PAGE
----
New NHS property boss says work will not begin until after ‘transition stage’ – which will take 18 months to two years
The NHS’ property boss has said the new property company that he heads is unlikely to procure major construction work until 2014 at the earliest.
Speaking exclusively to Building, Simon Holden, who was appointed chief executive of NHS Property Services (NHSPS) in August, said it was unlikely that the company would undertake large-scale procurement until the 2014/15 financial year.
Under the current restructuring of the NHS - widely viewed as the biggest in its history - primary care trusts (PCTs) and strategic health authorities (SHAs) are to be abolished at the end of the current financial year.
On 1 April next year all buildings and land assets currently owned by PCTs and SHAs that cannot be transferred to hospital and mental health trusts will be transferred to NHSPS. Holden said this will involve the transfer of approximately 3,500 buildings worth around £3bn.
“There’s a transition phase, which runs from 1 April 2013 for 18 months to two years. Beyond that we move into transformation and that’s when we should be really motoring,” he said.
Holden said that the structure of NHSPS will mirror that of the NHS Commissioning Board set up to oversee the work of Clinical Commissioning Groups - groups of GPs and other clinicians being established to replace PCTs. The NHS Commissioning Board has a national head office, four regional offices and 27 local area offices.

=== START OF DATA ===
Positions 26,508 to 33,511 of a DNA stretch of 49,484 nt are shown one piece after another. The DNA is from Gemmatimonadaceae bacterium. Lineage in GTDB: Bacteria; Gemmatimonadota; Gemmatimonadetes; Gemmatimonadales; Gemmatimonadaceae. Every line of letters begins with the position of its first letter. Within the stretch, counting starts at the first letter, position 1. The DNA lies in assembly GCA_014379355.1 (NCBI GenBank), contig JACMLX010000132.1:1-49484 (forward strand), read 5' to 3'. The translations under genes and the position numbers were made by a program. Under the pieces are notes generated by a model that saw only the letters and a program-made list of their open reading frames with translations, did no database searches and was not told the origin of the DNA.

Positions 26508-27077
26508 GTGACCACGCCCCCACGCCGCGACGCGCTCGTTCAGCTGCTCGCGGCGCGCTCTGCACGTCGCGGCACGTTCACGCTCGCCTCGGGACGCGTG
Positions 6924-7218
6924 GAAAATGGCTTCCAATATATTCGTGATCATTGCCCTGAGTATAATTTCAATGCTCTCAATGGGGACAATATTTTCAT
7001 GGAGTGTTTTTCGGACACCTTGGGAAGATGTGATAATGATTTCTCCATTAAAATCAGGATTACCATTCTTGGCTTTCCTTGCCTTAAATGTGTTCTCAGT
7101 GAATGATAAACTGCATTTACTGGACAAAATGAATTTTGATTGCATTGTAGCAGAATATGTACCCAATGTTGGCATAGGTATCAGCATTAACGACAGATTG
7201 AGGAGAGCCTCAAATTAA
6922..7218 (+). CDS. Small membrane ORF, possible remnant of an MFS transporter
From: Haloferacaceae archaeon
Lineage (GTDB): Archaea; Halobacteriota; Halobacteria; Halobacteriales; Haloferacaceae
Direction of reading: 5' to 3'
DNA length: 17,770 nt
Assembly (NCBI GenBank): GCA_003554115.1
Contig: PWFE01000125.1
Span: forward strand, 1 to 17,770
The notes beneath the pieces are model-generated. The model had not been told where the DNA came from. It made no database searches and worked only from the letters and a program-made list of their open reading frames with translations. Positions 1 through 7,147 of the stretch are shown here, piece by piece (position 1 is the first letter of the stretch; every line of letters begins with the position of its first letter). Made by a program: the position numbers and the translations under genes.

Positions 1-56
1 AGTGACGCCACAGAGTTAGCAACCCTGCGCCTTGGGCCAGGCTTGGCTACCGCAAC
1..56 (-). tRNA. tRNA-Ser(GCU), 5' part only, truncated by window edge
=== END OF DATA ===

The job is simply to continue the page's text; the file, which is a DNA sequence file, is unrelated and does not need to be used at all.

Holden said that the level at which NHSPS will procure services will depend on the nature of the work required. “The major disposals would be handled at a national level and small scale procurements would be handled at a local area team level. If we’re doing new developments it’s perhaps appropriate to parcel them up at a regional level,” he said.
However, NHSPS will have no control over capital projects in buildings administered by Local Improvement Finance Trusts (LIFTs). LIFTs were first introduced by the former Labour administration in 2001 and involve NHS organisations entering into long term contracts with private sector partners.
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